Tuesday, March 11, 2008

Why Be a Detective, Again? (The Thrilling Conclusion to the "New Amsterdam" Diatribe)

Ah. So there’s the interesting part.

The second episode of “New Amsterdam” is in many ways an improvement over the first. The standard reasoning is that a creative team has months to put together a solid pilot, but just a couple of weeks to get an entire series into production once they’re picked up. But between “Terminator: The Sarah Connor Chronicles” and this, I’m getting the sense that lately, creators are taking the second episode as a way of saying, “Okay, now that we’ve dealt with the set-up, here’s what the show is actually going to look like.”
And it don't look all that bad. Because in this episode, it was quickly revealed that the 65-year-old bar-owner, a bluesy old sass-talker who seemed destined to be “lead guy’s witty black friend,” was something more: the immortal detective’s son. Suddenly, things got a lot more interesting.

And then they got a lot less interesting, because we had to deal with another rote murder plot. Which once again begs the question: Why is this character a NYPD detective? What is the point here? We’ve seen that he can make money quickly and easily – and that he can easily forge identity papers. Why bother being a civil servant? Why not some eccentric immortal man-about-town who solves murders as a hobby?
(Answer: because that would make this a BBC series. We Americans like our heroes employed, dammit.)

A flashback shows that during the early ‘40’s, he tried his hand at being a lawyer, so at least we get the impression that at some point in his long, long life, John Amsterdam just started trying on careers for the hell of it. But the flashback – detailing, of all things, the birth of the 65-year-old bartender sidekick – is weird enough in its implications that, honestly: who gives a fuck about the murder investigation? (Not helping is the “tough-but-vulnerable lady-cop partner,” who, as far as I can tell is simply a bad actress, immediately sucking any potential personality from the procedural scenes.)

So there’s the question again: when you’ve got so many interesting ideas to play with, why sandwich it into a shitty police procedural? And yet this is not the biggest question. The biggest question, your honest-to-god “wha-huh?!” relates to how the character became immortal in the first place.

Just listen, because I am not exaggerating this at all. Centuries back, when the Dutch were slaughtering Indians on what would become Manhattan, our guy stepped in front of a sword to protect an innocent Indian woman. To save him, an old lady shaman patched him up and tossed some shaman-hoodoo his way, with the caveat that he will not grow old until he meets his true love.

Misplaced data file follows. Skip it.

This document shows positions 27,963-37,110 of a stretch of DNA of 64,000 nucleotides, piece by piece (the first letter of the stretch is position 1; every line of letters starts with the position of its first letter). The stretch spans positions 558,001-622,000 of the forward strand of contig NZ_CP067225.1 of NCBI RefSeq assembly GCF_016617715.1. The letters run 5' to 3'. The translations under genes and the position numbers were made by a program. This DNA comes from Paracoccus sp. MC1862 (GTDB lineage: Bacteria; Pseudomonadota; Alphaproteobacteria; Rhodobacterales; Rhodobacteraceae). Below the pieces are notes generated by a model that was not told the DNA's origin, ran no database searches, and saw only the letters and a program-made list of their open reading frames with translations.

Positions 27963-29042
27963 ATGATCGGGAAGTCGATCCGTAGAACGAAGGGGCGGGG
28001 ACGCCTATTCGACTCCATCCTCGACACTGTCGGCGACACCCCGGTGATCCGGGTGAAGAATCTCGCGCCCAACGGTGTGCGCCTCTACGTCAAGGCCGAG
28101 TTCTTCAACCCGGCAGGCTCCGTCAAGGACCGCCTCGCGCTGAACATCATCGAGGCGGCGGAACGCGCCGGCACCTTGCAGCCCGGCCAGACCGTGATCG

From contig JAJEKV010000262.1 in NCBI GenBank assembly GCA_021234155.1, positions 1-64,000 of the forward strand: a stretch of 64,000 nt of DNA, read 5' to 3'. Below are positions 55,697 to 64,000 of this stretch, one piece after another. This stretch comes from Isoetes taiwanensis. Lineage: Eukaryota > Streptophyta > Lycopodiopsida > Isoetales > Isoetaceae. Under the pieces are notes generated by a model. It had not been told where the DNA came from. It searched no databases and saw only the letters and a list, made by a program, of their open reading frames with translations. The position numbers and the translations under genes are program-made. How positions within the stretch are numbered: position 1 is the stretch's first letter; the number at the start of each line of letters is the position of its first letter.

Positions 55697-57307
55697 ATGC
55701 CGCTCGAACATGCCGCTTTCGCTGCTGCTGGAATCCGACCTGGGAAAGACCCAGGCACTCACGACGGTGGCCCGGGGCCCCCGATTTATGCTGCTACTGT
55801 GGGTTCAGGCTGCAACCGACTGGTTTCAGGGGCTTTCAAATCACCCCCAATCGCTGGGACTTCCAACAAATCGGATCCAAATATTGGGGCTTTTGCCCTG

This is possibly the stupidest thing I have ever typed in my life.

I can’t even begin to dissect what’s stupid about it because it defies all logic. It defies real-world logic (“Why would she bother to do that if she was apparently trying to save him?”) and story-telling logic (“Is this for any other reason than to sell a contrived romance plot?”).

So here I sit with a show about an immortal who works as a detective while trying to find his destined true love. Only one of these items deserves its own show, and only barely, without a lot of work.

As it stands, based on ratings, the viewing public – this would be the post-“American Idol” viewing public, please note, who will generally just keep the channel on for whatever the hell comes afterwards, because despite their phone-voting prowess, they are somehow not what we would call "taste-makers" – could not have given less of a shit about this show, so I doubt it will last longer than the time it takes me to finish typing this sentence. (What’s that? Still on? Hm. Just wait a few more days.) So this will probably be the last I talk about it (oh, don’t look so relieved).

But because I see a show that clearly wants to shrug off the shackles of its own self-imposed formula (at least, I want to see that), and because it will very likely be cancelled before it gets to where it wants to go, I’ve been reminded of a lot of other shows with similar goals, and similar fates.

So don’t be surprised if you see some “ISTV Classic” articles coming to a website near you. This website, as a matter of fact.

"I Speak TV." Remembering cancelled shows so you don't have to.

1 comment:

Anney E. J. Ryan said...

You would think that someone who's immortal and lived for so long would be mature enough to admit to himself that:

1. he should be out helping people and making this world a better place, which he could do best outside of the corruption of law enforcement AND outside of this country.

2. true love doesn't exist!